Fremantle turns out to be a lot more historical feeling than Perth, and also has nice things like beaches and sunset. It’s also a more laidback place to go for a drink – unless you prefer suits and ties to long hair and flip-flops, then by all means go out in the Perth CBD. Not that I have a downer on the place or anything…
Rottnest Island was the highlight of our stay in Fremantle, and we went there on our first full day. I wasn’t quite sure what to expect there (my research is often minimal), so I was delighted to find it was big enough to have a decent wander about on, go snorkelling, ride a bike, hunt down Quokkas (though not kick them – not cool – neither is setting them on fire) and enjoy the beautiful beaches. Being down at Perth latitude, the climate is a bit more temperate, and of course the water is safe (I bury my head in the sand on the subject of sharks).
There’s not so much to say about Rottnest really, it’s a beautiful island and I’ll go again anytime I’m in Perth (so probably not very often). The alfresco dining scene was a bit minimal (mainly the sandwiches we brought) and I don’t think there was a bottle shop – if that’s a problem, there’s an alternative.
Cottlesloe is (perhaps) Perth and Fremantles answer to Bondi – more laid back and with sunsets. The surf is fun and the beach is lovely – actually much nicer to look at than Bondi, more like Bronte or somewhere a bit further from town. The fish and chips was decent too. You can get there pretty easily on the train from either Perth or Fremantle, and its a comfortable walk down the hill from the train station to the beach. There are some bars there too (it is Australia, after all) – so it’s pretty much the complete package, just less urban feeling than Bondi or St Kilda or Semaphore. It was our last day in the area – and it was a good one.
The Pinnacles Desert, near Cervantes, is only 200km from Perth. It was our last stop before Perth on the way south and along with the wave rock, is one of the strange, random rock features in WA that get a lot of attention because of their proximity to Perth and thus their inclusion on lots of tours. Thankfully there weren’t too many tours around when we showed up, and it wasn’t that hot either – at least not for WA. Oddly, the desert at the Pinnacles is very yellow, unlike the usual Australian red dirt. This isn’t the oddest thing though, that’s definitely the multitude of rock pillars, rising up from the sand and spare scrub. Even (or perhaps especially) with a threatening looking sky, this desert is the kind of place that makes me happy – I like it (I liked Monement Valley in the US too, but I found it a lot gloomier – maybe it was just our tour guide…). We spent hours examing the rocks there, perhaps subconciously trying to work out why they might have suddenly formed like that. You’re discouraged from climbing on them, but we clowned around and took plenty of pictures, particularly with this one.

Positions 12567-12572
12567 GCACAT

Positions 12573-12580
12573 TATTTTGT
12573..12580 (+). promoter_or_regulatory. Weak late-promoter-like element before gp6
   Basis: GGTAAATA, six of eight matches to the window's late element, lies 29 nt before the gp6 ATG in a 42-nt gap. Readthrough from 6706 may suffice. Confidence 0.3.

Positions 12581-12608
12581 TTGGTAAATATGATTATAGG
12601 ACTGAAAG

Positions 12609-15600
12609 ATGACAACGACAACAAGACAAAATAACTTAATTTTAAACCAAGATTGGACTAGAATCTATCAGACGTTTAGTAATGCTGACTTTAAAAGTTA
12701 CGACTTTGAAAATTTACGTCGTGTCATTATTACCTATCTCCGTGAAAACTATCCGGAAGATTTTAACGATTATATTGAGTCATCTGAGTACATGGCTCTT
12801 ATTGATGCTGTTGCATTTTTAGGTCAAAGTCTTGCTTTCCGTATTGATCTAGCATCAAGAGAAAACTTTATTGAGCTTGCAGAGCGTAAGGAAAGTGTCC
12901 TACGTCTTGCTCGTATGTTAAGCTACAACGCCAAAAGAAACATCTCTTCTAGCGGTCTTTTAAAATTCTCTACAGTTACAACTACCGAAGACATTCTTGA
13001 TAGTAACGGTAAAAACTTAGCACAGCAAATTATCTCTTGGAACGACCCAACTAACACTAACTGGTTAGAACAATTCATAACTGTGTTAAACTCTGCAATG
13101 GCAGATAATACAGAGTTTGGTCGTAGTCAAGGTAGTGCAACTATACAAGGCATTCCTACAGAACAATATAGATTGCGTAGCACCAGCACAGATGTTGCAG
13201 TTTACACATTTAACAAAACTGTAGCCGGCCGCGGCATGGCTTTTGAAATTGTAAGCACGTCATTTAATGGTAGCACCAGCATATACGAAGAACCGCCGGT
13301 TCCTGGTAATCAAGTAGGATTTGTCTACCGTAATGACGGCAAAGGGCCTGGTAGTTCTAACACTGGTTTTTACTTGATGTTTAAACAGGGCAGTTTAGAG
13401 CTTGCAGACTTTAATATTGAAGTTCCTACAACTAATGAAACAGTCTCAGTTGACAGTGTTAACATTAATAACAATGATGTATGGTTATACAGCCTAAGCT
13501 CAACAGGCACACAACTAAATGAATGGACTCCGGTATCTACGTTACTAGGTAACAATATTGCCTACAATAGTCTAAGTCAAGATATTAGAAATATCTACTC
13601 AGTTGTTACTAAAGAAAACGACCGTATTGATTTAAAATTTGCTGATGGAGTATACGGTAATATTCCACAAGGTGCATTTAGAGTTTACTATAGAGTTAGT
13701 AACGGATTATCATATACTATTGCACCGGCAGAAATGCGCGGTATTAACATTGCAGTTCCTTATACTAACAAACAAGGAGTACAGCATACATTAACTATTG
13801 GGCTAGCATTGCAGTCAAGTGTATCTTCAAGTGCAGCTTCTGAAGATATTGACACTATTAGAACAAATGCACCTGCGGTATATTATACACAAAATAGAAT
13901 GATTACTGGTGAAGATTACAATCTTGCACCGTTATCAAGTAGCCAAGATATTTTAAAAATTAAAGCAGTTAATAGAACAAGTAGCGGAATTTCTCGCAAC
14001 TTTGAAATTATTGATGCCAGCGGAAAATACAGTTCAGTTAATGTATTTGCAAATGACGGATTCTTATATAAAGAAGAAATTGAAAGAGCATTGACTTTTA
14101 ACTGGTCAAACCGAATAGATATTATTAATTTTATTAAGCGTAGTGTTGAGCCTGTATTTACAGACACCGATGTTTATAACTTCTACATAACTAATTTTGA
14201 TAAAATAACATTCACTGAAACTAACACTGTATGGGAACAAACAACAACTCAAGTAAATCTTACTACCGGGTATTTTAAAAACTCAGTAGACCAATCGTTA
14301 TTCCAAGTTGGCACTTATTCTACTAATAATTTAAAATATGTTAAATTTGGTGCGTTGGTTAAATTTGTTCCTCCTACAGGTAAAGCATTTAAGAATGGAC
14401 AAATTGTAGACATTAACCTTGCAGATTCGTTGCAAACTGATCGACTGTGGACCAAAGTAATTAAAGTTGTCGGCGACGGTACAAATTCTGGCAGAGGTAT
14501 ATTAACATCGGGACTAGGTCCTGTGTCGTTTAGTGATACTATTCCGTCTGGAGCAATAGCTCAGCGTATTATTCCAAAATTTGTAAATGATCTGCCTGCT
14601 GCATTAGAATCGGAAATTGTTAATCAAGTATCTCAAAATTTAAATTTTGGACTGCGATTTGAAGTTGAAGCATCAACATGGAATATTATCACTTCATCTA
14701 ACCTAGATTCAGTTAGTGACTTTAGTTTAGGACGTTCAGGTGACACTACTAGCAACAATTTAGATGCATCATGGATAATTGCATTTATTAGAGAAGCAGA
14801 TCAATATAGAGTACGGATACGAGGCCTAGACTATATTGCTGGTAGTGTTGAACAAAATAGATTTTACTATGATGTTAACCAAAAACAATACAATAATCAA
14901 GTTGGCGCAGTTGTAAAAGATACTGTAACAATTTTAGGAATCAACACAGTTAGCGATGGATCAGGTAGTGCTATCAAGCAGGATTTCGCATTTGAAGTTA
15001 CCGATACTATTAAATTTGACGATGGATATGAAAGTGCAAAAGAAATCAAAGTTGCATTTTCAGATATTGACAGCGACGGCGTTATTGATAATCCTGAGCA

If you’re a bit quieter or come earlier in the day, theres also a few of the residents of the Pinnacles to meet, like this guy…
…and these folks.
We actually enjoyed our second trip round the Pinnacles more – that was the morning one. Basically the whole place has a driving loop around it, which you can do easily in any car, and there are a bunch of places to pull over and get out. Australian tourists seem to feel uneasy straying too far away from their utes and SUVs, but if you abandon the car and go wandering off into the desert, you escape the crowd and the noise and disturbance of a procession of V6 engines pretty easily. You can do this as much as you like, and stay as long as you like, so it’s all good. There’s a little spur off the main loop that goes to a more sparsely turreted area, this is where we saw the Emu and her chicks.
If you’ve ever enjoyed Monument Valley, Stonehenge, or pretty much any rock formations along those lines – then the Pinnacles is likely to be fun, or if you just like the desert!
Our day began in Gladstone, searching for dugongs. Allegedly you can see them here, just by watching off the rickety old jetty that stretches a little way out. Maybe it was the wrong time of year. We couldn’t see any dugongs (I’m hoping we would have recognised a dugong if we’d found one) but as ever in WA, we had the place almost to ourselves and the weather was good and it was relaxing. But otherwise a failure. Marine life can be tricky (spent fruitless hours looking for turtles after all), so we moved on to something a little less mobile – stromatolites. These are rocks formed by bacteria and are therefore usually where they were last seen. This held true for us, and we located them at Hamelin Pool. This is some of the most ancient life on Earth, or at least, evidence of it – which is always a fascinating thing, so much of WA looks like it hasn’t changed in millions or billions of years.
With one chalked up in the win column for the day, we headed to Eagle Bluff to see if we could find some sharks and rays. We could – this is definitely a place to go to get a look at sharks swimming in the sea without getting yourself on the news!